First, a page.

Methodological evaluation for Paper III Immunohistochemistry Immunohistochemistry is a powerful method for identification of antigens in cells and tissues, increasingly applied for diagnosis, and assessment of biomarkers. Many factors have influence on the final result of immunostaining, including sample obtainment, tissue processing, antigen retrieval

30

and staining methods (203-208). Furthermore, interpretation and quantification of immunostainings, based on subjective evaluation, may introduce measurable variability, requiring standardization of procedures (199). An ideal method aims at high reproducibility, consistency and minimal variability. In the present study, single-labelled and double-labelled IHC was done manually according to a recently developed IHC method for YKL-40 on FFPE tissue (182;184;185). As mentioned before, this method was developed in a process following guidelines for methodological approaches, suggested by an International Consensus Group of Standardization and Quality Control in Immunohistochemistry (199;207). The method was evaluated to be specific for YKL-40, valid and reproducible (184). For staining of sections from FFPE bladder tissue specimens, the method was adjusted requiring analyses with different antibody dilutions to minimize background staining. Incubation of tissue sections with the antibody over night resulted in satisfactory staining results. To ensure the method’s specificity, negative and positive controls were included. To show that labelling was specifically due to the primary antibody, negative control staining was performed by omitting mAb 201F9. The immunostainings were interpreted using a binary positive-negative endpoint without graduation. YKL-40 positive cells appeared with intensely red stained cytoplasmic granules. Quantification of numbers of stained cells per section was done twice by the same person, blinded to clinical data, described in detail in Paper III. The chosen morphometric counting method has been described and recommended by ESSIC, in order to assure comparable results from different studies (8;82). In contrast to this, stereology is largely concerned with the three-dimensional interpretation of planar sections of materials or tissues, providing specific practical techniques for quantification (200). Stereology utilizes random, systematic sampling to provide unbiased and quantitative data. In Paper III, the method recommended by ESSIC was compared to stereological quantification in ten sections, correlating well. Based on the time spent on both quantification methods, the routine ESSIC procedure was preferred. Generally it would be preferable with biopsy evaluation by two independent, blinded examinators to confirm consistency and reproducibility of the quantification, which unfortunately was impossible in the present study. An ideal scenario would be computerized stereological cell quantification in biopsies, which is used in some laboratories (209), since stereology is supposed to provide unbiased reproducible measurements.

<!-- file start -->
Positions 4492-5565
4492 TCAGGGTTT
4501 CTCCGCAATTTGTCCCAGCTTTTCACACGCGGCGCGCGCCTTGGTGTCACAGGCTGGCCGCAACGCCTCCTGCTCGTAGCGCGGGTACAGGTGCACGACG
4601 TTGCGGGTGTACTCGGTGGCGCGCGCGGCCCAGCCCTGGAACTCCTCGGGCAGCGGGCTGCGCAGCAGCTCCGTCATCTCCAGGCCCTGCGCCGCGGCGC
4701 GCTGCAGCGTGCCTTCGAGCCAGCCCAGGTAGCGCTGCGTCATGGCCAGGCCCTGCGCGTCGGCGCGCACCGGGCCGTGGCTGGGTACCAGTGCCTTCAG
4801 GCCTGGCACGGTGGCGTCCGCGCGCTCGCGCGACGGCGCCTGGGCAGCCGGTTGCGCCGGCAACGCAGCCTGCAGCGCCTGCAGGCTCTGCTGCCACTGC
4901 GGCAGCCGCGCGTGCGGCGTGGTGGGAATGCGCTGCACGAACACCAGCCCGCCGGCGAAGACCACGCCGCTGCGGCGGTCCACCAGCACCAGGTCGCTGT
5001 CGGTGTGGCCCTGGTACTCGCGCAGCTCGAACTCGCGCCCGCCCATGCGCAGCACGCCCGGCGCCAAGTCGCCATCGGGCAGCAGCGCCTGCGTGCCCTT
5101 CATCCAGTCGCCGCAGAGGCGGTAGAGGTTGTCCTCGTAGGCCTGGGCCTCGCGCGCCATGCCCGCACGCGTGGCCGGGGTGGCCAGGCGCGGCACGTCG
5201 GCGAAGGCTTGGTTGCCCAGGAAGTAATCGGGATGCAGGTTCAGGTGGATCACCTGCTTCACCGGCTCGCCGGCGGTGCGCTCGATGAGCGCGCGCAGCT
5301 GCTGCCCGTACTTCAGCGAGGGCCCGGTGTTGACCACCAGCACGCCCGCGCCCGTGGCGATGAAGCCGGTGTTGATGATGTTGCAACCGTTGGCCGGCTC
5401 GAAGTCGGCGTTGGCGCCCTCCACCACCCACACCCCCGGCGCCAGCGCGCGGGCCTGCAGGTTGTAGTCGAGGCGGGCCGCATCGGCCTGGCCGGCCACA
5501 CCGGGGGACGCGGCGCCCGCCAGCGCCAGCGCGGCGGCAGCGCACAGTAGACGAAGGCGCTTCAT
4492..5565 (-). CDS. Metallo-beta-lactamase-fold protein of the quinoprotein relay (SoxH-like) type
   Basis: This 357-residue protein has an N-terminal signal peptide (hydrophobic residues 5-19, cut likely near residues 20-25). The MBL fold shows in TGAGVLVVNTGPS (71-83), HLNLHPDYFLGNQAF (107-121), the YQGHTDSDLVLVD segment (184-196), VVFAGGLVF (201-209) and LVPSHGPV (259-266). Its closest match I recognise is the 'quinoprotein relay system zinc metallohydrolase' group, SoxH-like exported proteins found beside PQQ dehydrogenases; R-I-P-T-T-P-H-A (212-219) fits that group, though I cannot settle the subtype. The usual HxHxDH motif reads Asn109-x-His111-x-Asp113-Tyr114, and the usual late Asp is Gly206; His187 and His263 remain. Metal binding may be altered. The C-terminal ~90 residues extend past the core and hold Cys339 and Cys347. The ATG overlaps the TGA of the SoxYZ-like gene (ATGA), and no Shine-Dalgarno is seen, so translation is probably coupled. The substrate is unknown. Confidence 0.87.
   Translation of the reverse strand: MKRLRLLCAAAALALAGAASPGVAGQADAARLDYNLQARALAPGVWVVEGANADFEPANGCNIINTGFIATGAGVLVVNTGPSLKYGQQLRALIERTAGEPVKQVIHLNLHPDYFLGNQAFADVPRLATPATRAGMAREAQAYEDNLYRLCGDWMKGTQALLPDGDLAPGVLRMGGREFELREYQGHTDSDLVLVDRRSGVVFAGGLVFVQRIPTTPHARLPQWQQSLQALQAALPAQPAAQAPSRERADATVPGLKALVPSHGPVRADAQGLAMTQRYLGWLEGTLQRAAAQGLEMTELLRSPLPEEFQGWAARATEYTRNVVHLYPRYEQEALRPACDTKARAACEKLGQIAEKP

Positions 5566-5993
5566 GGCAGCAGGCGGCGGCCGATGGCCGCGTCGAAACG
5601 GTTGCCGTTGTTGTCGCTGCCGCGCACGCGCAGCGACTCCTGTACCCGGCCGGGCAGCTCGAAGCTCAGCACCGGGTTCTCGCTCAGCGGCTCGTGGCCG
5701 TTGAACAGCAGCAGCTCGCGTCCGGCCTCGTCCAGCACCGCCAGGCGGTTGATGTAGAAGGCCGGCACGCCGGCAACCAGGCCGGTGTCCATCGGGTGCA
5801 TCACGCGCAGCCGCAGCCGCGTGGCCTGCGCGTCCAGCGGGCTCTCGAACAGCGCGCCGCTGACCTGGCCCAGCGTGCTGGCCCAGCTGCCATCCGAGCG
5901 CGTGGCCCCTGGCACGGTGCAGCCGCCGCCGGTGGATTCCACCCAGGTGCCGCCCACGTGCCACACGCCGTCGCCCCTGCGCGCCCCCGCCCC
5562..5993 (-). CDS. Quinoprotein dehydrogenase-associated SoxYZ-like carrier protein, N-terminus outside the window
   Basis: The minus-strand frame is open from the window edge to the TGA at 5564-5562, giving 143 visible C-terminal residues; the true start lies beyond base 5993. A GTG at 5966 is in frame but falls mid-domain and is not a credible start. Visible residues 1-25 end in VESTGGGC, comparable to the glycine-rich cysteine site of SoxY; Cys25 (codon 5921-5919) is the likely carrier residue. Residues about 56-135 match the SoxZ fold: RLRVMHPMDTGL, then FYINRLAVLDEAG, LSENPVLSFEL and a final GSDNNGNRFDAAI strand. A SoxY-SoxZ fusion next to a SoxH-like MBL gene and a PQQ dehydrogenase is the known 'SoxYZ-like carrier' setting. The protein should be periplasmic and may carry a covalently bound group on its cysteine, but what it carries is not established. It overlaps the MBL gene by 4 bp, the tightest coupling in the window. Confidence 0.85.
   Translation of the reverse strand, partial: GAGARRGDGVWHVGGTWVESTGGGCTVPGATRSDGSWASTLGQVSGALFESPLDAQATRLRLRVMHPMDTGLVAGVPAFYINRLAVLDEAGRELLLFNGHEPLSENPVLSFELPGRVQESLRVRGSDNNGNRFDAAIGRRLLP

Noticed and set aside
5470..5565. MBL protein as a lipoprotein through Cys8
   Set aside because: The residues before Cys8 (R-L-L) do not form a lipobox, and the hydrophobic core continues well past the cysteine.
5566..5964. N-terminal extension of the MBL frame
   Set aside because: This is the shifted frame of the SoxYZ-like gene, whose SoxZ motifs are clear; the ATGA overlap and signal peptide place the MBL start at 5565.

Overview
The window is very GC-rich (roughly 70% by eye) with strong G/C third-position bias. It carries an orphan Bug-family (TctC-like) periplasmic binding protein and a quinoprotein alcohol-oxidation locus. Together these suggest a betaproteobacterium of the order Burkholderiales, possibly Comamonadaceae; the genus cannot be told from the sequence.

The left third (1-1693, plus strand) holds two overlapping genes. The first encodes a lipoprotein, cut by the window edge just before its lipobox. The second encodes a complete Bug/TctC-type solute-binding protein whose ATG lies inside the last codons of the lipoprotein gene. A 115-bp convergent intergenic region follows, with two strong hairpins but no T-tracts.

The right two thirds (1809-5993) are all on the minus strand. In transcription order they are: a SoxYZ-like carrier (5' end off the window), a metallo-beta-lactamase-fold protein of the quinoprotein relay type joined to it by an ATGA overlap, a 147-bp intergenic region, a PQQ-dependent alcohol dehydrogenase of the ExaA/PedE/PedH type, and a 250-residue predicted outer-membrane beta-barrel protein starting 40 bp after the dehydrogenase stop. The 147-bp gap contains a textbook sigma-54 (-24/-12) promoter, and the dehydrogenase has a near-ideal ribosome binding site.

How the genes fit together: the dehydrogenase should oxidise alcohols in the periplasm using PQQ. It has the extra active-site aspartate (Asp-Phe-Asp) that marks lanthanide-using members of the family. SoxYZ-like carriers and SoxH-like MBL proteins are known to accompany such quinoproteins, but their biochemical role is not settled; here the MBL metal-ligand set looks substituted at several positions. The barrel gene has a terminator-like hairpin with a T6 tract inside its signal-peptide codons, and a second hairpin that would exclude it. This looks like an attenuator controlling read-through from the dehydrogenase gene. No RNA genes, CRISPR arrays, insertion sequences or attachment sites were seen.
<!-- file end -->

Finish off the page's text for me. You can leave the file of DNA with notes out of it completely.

Immunoelectron microscopy Immunoelectron microscopy is a powerful technique allowing detection and specific localization of cellular antigens. The development of the methodology for ultrathin frozen sections, which were 31

used in the present study, has made it possible to retain the antigens in a hydrated environment prior to immunolabelling, thereby improving antigen accessibility compared to resin section labelling (210;211). A central issue for immunolocalization at the level of electron microscopy is to preserve the epitope of interest while minimizing the loss of ultrastructural details. As in other histochemical techniques, many factors contribute to the final results of immunoelectron microscopy (212). One important factor relates to fixation conditions, including time to fixation. Since cellular ultrastructures are vulnerable to degradation, immediate fixation of the tissue is important (211). In the present study bladder specimens were obtained at cystoscopy under general anaesthesia and fixed immediately in paraformaldehyde, transported to the Pathology Department within 5 minutes for cryoprotection, followed by freezing in liquid nitrogen and sectioning at about -115ºC, which minimized the loss of ultrastructural details as much as possible. The procedure followed guidelines developed in a recent study on the biomarker YKL-40 in breast cancer (185). The morphology of the bladder tissue showed to be satisfactory for the purpose of investigating the subcellular localization of YKL-40.